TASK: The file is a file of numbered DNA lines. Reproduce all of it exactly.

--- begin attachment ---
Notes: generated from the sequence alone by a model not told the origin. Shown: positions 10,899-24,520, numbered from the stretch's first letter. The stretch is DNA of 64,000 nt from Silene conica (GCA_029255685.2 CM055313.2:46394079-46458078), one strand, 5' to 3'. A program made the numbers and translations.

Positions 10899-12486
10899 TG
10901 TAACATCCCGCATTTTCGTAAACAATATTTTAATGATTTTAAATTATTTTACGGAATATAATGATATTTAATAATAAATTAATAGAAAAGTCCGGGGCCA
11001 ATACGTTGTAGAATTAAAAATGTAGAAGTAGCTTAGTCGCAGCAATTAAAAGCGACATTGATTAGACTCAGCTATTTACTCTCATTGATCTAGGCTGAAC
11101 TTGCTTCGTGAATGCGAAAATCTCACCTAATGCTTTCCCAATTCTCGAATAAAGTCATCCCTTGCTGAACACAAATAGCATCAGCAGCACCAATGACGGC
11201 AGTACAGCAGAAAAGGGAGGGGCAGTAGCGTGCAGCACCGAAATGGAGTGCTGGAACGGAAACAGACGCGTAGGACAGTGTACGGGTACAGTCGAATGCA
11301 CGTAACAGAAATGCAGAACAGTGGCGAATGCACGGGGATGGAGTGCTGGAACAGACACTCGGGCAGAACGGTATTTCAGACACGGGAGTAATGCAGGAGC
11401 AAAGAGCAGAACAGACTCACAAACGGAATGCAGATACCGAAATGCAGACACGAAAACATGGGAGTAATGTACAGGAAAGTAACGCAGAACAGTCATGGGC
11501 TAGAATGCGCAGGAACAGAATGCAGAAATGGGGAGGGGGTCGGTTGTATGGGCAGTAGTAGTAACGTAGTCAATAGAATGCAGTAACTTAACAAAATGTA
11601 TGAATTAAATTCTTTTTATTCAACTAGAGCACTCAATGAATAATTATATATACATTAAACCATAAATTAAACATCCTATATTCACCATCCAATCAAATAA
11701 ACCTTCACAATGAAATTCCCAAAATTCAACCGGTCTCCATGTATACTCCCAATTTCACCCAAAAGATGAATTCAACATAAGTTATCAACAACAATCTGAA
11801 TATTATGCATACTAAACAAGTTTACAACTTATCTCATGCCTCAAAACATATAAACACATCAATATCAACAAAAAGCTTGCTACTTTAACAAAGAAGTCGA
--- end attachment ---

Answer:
Notes: generated from the sequence alone by a model not told the origin. Shown: positions 10,899-24,520, numbered from the stretch's first letter. The stretch is DNA of 64,000 nt from Silene conica (GCA_029255685.2 CM055313.2:46394079-46458078), one strand, 5' to 3'. A program made the numbers and translations.

Positions 10899-12486
10899 TG
10901 TAACATCCCGCATTTTCGTAAACAATATTTTAATGATTTTAAATTATTTTACGGAATATAATGATATTTAATAATAAATTAATAGAAAAGTCCGGGGCCA
11001 ATACGTTGTAGAATTAAAAATGTAGAAGTAGCTTAGTCGCAGCAATTAAAAGCGACATTGATTAGACTCAGCTATTTACTCTCATTGATCTAGGCTGAAC
11101 TTGCTTCGTGAATGCGAAAATCTCACCTAATGCTTTCCCAATTCTCGAATAAAGTCATCCCTTGCTGAACACAAATAGCATCAGCAGCACCAATGACGGC
11201 AGTACAGCAGAAAAGGGAGGGGCAGTAGCGTGCAGCACCGAAATGGAGTGCTGGAACGGAAACAGACGCGTAGGACAGTGTACGGGTACAGTCGAATGCA
11301 CGTAACAGAAATGCAGAACAGTGGCGAATGCACGGGGATGGAGTGCTGGAACAGACACTCGGGCAGAACGGTATTTCAGACACGGGAGTAATGCAGGAGC
11401 AAAGAGCAGAACAGACTCACAAACGGAATGCAGATACCGAAATGCAGACACGAAAACATGGGAGTAATGTACAGGAAAGTAACGCAGAACAGTCATGGGC
11501 TAGAATGCGCAGGAACAGAATGCAGAAATGGGGAGGGGGTCGGTTGTATGGGCAGTAGTAGTAACGTAGTCAATAGAATGCAGTAACTTAACAAAATGTA
11601 TGAATTAAATTCTTTTTATTCAACTAGAGCACTCAATGAATAATTATATATACATTAAACCATAAATTAAACATCCTATATTCACCATCCAATCAAATAA
11701 ACCTTCACAATGAAATTCCCAAAATTCAACCGGTCTCCATGTATACTCCCAATTTCACCCAAAAGATGAATTCAACATAAGTTATCAACAACAATCTGAA
11801 TATTATGCATACTAAACAAGTTTACAACTTATCTCATGCCTCAAAACATATAAACACATCAATATCAACAAAAAGCTTGCTACTTTAACAAAGAAGTCGA